Civil Aviation
QueSST brings supersonic travel one step closer
QueSST brings supersonic travel one step closer

| Staff writer 229 mots

QueSST brings supersonic travel one step closer

NASA has selected a team led by Lockheed Martin to complete a preliminary design for Quiet Supersonic Technology (QueSST). The team includes GE Aviation and Tri Models Inc.

Lockheed Martin will receive about $20 million over 17 months for QueSST preliminary design work. The contract covers the preliminary design of a “low boom” flight demonstration aircraft. This is the first in a series of ‘X-planes’ in NASA's New Aviation Horizons initiative, introduced in the agency’s FY 2017 budget.

After conducting feasibility studies and working to better understand acceptable sound levels across the country, NASA's Commercial Supersonic Technology Project asked industry teams to submit design concepts for a piloted test aircraft that can fly at supersonic speeds, creating what NASA calls “a supersonic heartbeat" — a soft thump rather than the disruptive boom currently associated with supersonic flight.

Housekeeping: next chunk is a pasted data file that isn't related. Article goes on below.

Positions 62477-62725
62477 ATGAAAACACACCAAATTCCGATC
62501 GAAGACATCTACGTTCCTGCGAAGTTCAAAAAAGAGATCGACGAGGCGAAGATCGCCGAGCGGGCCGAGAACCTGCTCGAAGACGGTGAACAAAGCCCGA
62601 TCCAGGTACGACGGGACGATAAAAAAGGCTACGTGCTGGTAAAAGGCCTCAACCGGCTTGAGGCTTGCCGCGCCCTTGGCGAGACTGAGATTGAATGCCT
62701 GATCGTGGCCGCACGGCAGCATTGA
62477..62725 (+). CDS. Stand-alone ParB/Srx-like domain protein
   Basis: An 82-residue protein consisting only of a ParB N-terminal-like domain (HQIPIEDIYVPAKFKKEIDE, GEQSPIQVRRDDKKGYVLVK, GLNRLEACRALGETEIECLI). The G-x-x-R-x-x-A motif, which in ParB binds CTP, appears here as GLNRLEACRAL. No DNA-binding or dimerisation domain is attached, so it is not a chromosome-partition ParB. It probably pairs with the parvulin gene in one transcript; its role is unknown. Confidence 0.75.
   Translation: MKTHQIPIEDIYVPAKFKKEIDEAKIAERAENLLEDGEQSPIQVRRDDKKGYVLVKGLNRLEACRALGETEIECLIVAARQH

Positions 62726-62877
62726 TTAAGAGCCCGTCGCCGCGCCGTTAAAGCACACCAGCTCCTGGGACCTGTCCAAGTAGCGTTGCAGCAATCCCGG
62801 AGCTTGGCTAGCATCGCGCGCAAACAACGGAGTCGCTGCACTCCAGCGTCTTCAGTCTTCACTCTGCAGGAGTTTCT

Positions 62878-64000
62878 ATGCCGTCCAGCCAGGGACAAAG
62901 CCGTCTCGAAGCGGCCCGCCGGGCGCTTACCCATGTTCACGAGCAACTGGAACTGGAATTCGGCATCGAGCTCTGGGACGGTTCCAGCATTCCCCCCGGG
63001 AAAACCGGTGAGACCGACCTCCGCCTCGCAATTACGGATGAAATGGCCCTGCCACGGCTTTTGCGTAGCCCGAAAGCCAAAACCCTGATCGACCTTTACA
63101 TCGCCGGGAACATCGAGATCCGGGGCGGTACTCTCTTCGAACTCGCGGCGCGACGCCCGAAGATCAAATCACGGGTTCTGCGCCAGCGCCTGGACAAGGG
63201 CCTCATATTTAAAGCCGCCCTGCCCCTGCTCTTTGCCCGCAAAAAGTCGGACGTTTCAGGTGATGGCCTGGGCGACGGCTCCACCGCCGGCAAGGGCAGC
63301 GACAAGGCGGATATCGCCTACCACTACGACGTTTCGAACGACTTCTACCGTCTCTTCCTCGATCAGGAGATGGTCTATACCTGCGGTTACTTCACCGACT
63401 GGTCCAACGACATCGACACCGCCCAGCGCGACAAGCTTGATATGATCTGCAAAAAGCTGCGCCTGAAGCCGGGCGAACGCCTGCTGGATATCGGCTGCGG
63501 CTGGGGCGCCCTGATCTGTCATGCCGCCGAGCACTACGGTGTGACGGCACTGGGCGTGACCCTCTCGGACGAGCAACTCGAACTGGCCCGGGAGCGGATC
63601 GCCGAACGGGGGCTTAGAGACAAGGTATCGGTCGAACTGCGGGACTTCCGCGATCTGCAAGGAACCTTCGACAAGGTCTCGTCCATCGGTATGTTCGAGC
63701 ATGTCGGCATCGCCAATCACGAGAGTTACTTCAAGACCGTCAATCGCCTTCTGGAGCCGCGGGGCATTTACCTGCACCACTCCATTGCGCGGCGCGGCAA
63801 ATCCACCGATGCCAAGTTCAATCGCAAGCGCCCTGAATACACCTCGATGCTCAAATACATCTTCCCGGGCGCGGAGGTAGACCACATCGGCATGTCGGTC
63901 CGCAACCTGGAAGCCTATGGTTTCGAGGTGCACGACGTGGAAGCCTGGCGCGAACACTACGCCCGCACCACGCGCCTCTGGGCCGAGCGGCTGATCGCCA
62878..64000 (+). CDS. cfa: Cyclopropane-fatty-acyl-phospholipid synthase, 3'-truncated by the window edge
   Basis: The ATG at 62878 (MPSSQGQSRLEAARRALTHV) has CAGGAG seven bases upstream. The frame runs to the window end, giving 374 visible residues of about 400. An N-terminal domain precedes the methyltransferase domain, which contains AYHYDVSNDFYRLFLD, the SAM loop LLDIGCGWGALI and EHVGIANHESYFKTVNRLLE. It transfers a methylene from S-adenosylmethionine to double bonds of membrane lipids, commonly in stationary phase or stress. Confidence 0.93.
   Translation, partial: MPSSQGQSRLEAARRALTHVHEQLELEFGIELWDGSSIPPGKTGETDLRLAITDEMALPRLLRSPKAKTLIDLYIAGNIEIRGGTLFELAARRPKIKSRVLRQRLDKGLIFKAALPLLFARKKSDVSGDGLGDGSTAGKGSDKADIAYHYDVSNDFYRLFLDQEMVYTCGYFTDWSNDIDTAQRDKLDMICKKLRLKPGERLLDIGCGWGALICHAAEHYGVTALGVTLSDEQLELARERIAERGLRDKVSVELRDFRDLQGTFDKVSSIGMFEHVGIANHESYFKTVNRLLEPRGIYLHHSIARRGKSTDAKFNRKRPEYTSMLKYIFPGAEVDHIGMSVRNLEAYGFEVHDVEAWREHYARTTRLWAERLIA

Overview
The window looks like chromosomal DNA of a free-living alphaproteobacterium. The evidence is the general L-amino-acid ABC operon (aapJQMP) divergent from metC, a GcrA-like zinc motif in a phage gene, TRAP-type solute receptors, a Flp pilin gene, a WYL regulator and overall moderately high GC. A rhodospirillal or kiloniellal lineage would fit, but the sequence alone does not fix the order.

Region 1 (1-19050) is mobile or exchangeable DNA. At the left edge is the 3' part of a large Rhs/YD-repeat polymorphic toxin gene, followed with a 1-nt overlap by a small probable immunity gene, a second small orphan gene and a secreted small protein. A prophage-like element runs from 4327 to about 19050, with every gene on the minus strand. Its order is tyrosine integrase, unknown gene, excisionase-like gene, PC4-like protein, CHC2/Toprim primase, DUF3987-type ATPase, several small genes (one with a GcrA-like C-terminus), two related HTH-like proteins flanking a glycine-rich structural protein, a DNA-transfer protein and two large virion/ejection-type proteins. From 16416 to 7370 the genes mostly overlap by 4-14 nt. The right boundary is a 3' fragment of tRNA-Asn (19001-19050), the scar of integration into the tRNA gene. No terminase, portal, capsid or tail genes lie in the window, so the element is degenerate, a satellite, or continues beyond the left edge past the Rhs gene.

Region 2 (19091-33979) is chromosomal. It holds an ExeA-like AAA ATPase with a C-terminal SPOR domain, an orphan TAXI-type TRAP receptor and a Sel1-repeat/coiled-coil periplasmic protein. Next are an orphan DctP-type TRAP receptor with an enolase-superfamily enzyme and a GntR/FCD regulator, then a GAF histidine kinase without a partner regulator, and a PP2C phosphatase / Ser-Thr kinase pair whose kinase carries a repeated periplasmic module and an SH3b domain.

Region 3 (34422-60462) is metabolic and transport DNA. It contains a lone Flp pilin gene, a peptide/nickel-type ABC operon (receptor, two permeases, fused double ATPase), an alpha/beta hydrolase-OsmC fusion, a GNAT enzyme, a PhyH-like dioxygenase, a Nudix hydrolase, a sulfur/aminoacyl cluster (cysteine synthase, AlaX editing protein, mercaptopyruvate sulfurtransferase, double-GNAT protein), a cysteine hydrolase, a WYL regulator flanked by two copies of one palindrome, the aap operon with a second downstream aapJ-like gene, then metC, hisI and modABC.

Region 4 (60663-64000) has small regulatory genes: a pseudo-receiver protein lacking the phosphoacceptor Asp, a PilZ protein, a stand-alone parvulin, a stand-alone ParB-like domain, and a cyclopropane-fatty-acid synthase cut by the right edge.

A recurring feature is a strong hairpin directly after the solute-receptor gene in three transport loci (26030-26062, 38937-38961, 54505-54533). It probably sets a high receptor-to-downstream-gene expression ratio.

The Lockheed Martin team will develop baseline aircraft requirements and a preliminary aircraft design, with specifications, and provide supporting documentation for concept formulation and planning. This documentation would be used to prepare for the detailed design, building and testing of the QueSST jet. Performance of this preliminary design also must undergo analytical and wind tunnel validation.

The New Aviation Horizons X-planes will typically be about half-scale of a production aircraft and are likely to be piloted. Design-and-build will take several years with aircraft starting their flight campaign around 2020, depending on funding.

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